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My first hanging.

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  • mrbyer
    I have finally gotten the chance to spend a weekend hanging. I spent a long time reading and researching prior to taking the plunge. I am really surprised it
    Message 1 of 10 , May 14, 2007
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      I have finally gotten the chance to spend a weekend hanging. I spent a
      long time reading and researching prior to taking the plunge. I am
      really surprised it has taken me this long. Well it was a great
      weekend, the weather dropped to the mid-high 30's and I was still
      toasty warm. I am going again this weekend.

      One question for the group, what do you do with your shoes to keep
      them accessible, dry, and not so the creepy-crawlies can get in them?

      mrb
    • n8mgmarty
      ... Tie them together and hang them from the ridgeline or at the foot end of the hammock. With an HH I usually hang them from the inside ridgeline either with
      Message 2 of 10 , May 14, 2007
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        --- In hammockcamping@yahoogroups.com, "mrbyer" <mrbyer@...> wrote:
        >
        > I have finally gotten the chance to spend a weekend hanging. I spent a
        > long time reading and researching prior to taking the plunge. I am
        > really surprised it has taken me this long. Well it was a great
        > weekend, the weather dropped to the mid-high 30's and I was still
        > toasty warm. I am going again this weekend.
        >
        > One question for the group, what do you do with your shoes to keep
        > them accessible, dry, and not so the creepy-crawlies can get in them?
        >
        > mrb
        >

        Tie them together and hang them from the ridgeline or at the foot end
        of the hammock. With an HH I usually hang them from the inside
        ridgeline either with one of the hooks supplied with the hammock or an
        extra biner i have with. With my Speer hammock I just drape them tied
        together over the foot end of the hammock.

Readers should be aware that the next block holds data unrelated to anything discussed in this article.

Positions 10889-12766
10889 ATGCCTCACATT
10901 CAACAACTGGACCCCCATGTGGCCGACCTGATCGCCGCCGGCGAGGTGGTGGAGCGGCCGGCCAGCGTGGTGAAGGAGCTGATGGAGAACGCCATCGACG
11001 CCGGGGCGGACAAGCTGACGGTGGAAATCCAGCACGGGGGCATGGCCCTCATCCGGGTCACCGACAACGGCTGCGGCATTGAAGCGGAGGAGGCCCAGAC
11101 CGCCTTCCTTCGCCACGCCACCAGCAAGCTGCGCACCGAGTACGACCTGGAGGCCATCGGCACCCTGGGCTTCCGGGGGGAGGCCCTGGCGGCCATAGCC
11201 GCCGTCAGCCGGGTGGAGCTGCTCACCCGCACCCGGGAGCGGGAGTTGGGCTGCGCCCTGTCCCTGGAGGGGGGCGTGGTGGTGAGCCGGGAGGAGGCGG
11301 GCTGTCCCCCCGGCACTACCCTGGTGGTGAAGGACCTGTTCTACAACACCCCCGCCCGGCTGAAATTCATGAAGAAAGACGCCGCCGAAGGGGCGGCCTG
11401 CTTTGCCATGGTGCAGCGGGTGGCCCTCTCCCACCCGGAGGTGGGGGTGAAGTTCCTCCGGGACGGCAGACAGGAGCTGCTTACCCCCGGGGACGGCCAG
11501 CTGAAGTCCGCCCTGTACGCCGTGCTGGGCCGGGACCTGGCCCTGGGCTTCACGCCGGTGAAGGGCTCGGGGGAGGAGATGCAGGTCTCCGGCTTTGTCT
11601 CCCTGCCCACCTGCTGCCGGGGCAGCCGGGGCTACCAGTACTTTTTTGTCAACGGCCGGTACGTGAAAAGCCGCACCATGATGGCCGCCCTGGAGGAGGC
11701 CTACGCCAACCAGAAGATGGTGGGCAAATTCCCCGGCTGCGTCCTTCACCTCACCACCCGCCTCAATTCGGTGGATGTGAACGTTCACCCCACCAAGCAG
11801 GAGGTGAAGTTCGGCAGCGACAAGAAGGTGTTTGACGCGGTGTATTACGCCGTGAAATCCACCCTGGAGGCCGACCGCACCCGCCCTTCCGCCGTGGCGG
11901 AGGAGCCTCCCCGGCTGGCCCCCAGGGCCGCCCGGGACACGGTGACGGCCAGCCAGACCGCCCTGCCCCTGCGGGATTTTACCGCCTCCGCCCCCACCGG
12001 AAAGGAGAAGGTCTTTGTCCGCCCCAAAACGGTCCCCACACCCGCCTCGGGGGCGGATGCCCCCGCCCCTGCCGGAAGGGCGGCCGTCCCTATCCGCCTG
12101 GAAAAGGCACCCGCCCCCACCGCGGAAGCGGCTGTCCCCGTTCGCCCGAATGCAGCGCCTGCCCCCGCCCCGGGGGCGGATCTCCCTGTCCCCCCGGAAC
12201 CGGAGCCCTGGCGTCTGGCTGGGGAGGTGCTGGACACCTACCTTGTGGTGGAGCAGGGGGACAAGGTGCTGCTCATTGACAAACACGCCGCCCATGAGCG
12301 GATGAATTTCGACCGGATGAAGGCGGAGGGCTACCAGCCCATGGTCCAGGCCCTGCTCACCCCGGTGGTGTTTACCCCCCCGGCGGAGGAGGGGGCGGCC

Touch of Grey
      • tim garner
        a lot of people tie them to the hammock support rope or webbing, but if it rains they will get wet unless you cover them w/ a trash bag or some thing. some of
        Message 3 of 10 , May 14, 2007
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          a lot of people tie them to the hammock support rope or webbing, but if it rains they will get wet unless you cover them w/ a trash bag or some thing.
          some of us just have them setting on the ground, under the edge of the hammock... right were my feet go when i get up.
          if you're concerned about bugs & stuff getting into them, just turn each one upside down & give it a few good wacks.
          some people put them in their backpack beneath the hammock on the ground... maybe w/ a pack cover or trash bag over the pack if the rain is blowing. ...tim

          mrbyer <mrbyer@...> wrote:
          I have finally gotten the chance to spend a weekend hanging. I spent a
          long time reading and researching prior to taking the plunge. I am
          really surprised it has taken me this long. Well it was a great
          weekend, the weather dropped to the mid-high 30's and I was still
          toasty warm. I am going again this weekend.

          One question for the group, what do you do with your shoes to keep
          them accessible, dry, and not so the creepy-crawlies can get in them?

          mrb




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        • amendment2@aol.com
          I turn mine over in the morning and shake them hard. Sometimes I hang them on a tree with my pack and cover them both with a big plastic bag.